Government Should Neither Finance Colleges Nor Dictate What They Teach

Administrators and students at the University of South Carolina have been critical of a state law requiring the school to teach the Constitution, the Declaration of Independence, and the Federalist Papers, as Campus Reform recently reported.

Although history departments in liberal arts colleges certainly should teach students about America’s founding documents and principles, government has no moral right to force colleges to teach that subject or any subject—nor does it have a moral right to compel taxpayers to finance colleges.

The guiding principle of America’s founding—regardless of whether it was consistently implemented—is that each individual has inalienable rights to life, liberty, property, and the pursuit of happiness, and that government’s proper role is to protect these rights. Owners of a school have a right to decide how to operate their school, just as students, parents, and citizens in general have a right to decide which schools, if any, they will apply to or support.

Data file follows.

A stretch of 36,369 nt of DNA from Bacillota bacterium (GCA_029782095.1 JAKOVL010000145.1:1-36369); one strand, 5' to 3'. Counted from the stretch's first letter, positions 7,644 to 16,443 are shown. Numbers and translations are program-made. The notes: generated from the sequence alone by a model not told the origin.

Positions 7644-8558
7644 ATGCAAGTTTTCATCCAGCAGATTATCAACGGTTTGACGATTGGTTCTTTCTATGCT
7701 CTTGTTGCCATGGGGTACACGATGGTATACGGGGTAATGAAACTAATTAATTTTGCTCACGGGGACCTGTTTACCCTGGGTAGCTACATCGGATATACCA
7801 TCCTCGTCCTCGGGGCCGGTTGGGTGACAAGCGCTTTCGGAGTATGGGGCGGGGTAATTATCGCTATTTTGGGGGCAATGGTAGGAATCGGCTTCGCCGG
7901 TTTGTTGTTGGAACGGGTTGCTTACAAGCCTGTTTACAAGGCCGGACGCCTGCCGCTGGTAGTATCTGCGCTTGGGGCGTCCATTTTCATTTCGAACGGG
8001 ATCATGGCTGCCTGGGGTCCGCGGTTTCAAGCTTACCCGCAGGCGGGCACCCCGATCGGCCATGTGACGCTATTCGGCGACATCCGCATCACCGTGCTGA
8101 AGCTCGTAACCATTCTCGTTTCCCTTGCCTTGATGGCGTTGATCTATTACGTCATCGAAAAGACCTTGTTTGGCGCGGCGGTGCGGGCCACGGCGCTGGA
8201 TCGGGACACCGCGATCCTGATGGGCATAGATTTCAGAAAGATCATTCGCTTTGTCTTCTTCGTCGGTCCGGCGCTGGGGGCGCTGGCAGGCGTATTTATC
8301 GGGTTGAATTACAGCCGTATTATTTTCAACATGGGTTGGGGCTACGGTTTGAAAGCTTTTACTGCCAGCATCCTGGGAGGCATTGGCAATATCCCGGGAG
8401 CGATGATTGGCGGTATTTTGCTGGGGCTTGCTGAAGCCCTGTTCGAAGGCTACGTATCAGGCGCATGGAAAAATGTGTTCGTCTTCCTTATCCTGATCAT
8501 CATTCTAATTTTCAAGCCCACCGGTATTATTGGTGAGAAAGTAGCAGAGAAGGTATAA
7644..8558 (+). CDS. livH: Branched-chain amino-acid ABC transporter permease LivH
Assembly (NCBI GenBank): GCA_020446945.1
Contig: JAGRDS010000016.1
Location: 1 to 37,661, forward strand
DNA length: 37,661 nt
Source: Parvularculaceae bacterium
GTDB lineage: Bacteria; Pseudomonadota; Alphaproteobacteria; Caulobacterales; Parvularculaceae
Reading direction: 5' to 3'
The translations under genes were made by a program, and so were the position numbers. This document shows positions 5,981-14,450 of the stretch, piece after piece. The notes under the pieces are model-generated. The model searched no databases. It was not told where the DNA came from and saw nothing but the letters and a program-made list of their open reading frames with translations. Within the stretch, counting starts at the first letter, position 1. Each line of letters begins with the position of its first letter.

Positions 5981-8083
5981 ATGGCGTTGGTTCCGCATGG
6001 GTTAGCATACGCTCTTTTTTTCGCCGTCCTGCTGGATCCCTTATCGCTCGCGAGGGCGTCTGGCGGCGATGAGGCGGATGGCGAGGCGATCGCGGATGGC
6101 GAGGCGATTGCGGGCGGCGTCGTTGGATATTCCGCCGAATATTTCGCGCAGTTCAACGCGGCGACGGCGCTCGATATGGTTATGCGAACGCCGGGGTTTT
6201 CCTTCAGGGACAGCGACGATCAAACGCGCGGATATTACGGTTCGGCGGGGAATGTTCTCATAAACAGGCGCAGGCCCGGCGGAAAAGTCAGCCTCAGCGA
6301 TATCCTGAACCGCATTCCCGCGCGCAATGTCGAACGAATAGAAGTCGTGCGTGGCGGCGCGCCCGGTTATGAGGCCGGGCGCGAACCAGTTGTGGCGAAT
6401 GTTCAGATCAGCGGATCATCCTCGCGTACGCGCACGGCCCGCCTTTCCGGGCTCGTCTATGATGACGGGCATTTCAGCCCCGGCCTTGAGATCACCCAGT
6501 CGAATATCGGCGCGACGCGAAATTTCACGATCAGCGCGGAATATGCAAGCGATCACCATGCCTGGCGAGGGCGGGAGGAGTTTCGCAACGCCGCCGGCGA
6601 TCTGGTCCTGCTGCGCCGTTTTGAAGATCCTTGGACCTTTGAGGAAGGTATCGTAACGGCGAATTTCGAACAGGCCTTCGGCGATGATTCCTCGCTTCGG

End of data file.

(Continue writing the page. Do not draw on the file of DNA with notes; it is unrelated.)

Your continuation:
If university administrators and government officials wish to consistently uphold the guiding principle of America’s founding—the principle of individual rights—they must demand an end both to state laws dictating college instruction and to those forcing people to finance colleges. That would provide a valuable lesson for students there and everywhere.


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